The Witcher 3: Wild Hunt preview - man vs. beast

Shacknews went hands-on with The Witcher 3: Wild Hunt for the first time last week. And so came our chance to explore the story, venture across the world, and fight a massive griffin.


The tale of Geralt of Rivia is finally set to continue this coming May. Last week, Shacknews had the opportunity to go hands-on with the third chapter of the Witcher series, The Witcher 3: Wild Hunt. After trying out the first three hours of the game, it certainly appears that CD Projekt Red isn't taking any chances with what's deemed to be their opus. Everything that's come to be expected from this line of games appears to be intact and the world looks to be just as ripe for exploration as it ever has.

It doesn't take long for The Witcher 3 to show off its recognized propensity for gorgeous art and amazingly lifelike character models. The game opens with Geralt bathing in a wooden tub, while Yennefer of Vengerberg sits nearby and prepares for the day ahead. Each character is stunningly detailed, right down to minor skin blemishes and freckles, something that's even evident in the Xbox One version that I was using for the demo. Geralt meets up with Vesemir to help train a young Ciri, which doubles as the game's tutorial, before the Nilfgaardians appear to abduct her. That's when it's revealed that the whole thing was a dream sequence, with Geralt and Vesemir out in the open world.

The first part of the game sees Geralt out in search of Yennefer, as he and Vesemir immediately rescue a merchant on the receiving end of a griffin attack. After sending the griffin running, they take refuge in a village tavern, as Geralt looks for aid in his search. Of course, the villagers all consider the Witchers to be freaks and often greet them with hostility. This gives Geralt the opportunity to try out his conversational skills, as well as his mind control skills, should any louts get out of line.

Part of the time in the tavern is spent learning one of The Witcher 3's side games, a card game called Gwent. It's a bit of a complicated game, with each side laying down separate battlefield units and spell cards that affect the field conditions. Winning Gwent hands will yield greater rewards down the line, but the game's rules can become needlessly complicated that I'll be very tempted to skip the whole thing.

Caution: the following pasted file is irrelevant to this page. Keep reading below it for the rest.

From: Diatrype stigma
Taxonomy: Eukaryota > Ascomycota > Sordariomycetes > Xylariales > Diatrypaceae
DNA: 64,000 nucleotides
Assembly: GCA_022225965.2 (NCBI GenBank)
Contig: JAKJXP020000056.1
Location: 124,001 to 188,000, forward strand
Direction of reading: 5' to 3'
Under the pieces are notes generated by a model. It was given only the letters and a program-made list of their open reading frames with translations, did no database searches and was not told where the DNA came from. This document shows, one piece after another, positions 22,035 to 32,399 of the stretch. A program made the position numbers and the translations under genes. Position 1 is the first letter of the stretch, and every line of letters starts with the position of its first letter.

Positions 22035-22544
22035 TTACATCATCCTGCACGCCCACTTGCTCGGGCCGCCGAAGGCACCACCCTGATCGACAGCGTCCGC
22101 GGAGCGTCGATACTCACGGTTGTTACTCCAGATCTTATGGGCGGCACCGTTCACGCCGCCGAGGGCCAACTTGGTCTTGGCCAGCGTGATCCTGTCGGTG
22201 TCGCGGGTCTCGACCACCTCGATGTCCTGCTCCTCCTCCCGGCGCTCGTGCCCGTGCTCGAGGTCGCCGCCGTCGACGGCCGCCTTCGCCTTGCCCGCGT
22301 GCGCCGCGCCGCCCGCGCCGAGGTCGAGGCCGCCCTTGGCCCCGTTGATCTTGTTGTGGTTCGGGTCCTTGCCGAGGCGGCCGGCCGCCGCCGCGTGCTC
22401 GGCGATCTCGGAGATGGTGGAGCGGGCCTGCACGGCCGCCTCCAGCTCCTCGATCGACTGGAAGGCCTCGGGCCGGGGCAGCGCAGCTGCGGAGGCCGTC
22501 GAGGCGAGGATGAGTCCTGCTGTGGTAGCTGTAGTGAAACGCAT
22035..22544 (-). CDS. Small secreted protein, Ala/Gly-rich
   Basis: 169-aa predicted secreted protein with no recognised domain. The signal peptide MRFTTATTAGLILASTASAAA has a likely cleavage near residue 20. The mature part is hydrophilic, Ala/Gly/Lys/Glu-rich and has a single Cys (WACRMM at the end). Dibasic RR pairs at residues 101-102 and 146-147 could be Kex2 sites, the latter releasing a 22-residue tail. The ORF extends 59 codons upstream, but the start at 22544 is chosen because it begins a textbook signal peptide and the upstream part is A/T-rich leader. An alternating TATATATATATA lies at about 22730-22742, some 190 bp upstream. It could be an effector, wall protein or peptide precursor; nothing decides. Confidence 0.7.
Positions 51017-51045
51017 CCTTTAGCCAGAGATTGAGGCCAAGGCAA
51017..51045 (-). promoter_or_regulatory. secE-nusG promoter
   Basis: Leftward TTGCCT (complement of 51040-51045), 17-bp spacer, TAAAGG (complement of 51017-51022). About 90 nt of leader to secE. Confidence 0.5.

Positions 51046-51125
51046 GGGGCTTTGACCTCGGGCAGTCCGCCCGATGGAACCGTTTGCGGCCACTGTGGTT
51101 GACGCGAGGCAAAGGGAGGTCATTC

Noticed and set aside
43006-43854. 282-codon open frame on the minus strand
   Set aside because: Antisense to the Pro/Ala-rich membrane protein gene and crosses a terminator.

Following the excursion to the village, it was time to further explore the open world. A bulletin board near the edge of the village contained several side quests and tasks for those looking for a diversion. I grabbed the side quest from a gentleman that was looking for an exorcism near a well. He was hoping to treat his daughter's illness with purified well water, but the well was haunted.

The world is vast and objectives aren't all that close to one another. So horse riding is an important component to The Witcher 3, with Geralt able to call his trusty horse, Roach, at any time. Roach can move quickly, with enough stamina to get him across fields in seconds. The only obstacle is the occasional wild animal attack. At one point, a trio of wild wolves launched an unprovoked attack, which frightened Roach and sent him scurrying away, leaving Geralt to fight them off. The world is filled with wildlife, some of which are hostile like the wolves, and others that can simply be wiped out for the heck of it. At one point, a group of deer wouldn't get out of my path, so I fileted them with fire magic and scooped the raw meat up for my inventory.

After dispatching the wolves, I headed over to the well to see another of The Witcher 3's main draws in action. Because Geralt is a knowledgeable Witcher, he fully scans the area with his Witcher senses and makes keen observations, not unlike forensics investigations. Geralt will make note of anything that seems out of place, while also making note of any strange behaviors. His investigation eventually leads him to the conclusion that a Noonwraith (a ghostly bride murdered on her wedding day) was haunting the area, which leaves instructions for how to prepare for the eventual battle. One of the best ways to do so is to scan The Witcher 3's Bestiary menu, which will offer lore on any creature (living or dead) that Geralt encounters. It'll also outline any creature weaknesses, indicating which magic spell Geralt should have equipped. In the case of the Noonwraith, Yrden magic is required to even expose the creature, otherwise it remains intangible.

Following this encounter, it was time to get back to killing the griffin. This main mission featured several stages that saw Geralt bounce back and forth across the world. Before facing the griffin, he had to investigate the nest, create a concoction to lure it out, and question any witnesses to its rampage. Once that was all finished, Geralt received the crossbow from Vesemir and it was time to fight.

The griffin fight was brutally difficult. The first thing to note was that there were a couple of bugs to compete with. First off, the crossbow did minimal damage to the point that the devs acknowledged that it was underpowered for this fight. The other issue at-hand was that eating food after the griffin inflicted bleeding resulted in my health meter actually going down further, meaning I had to pick when I ate.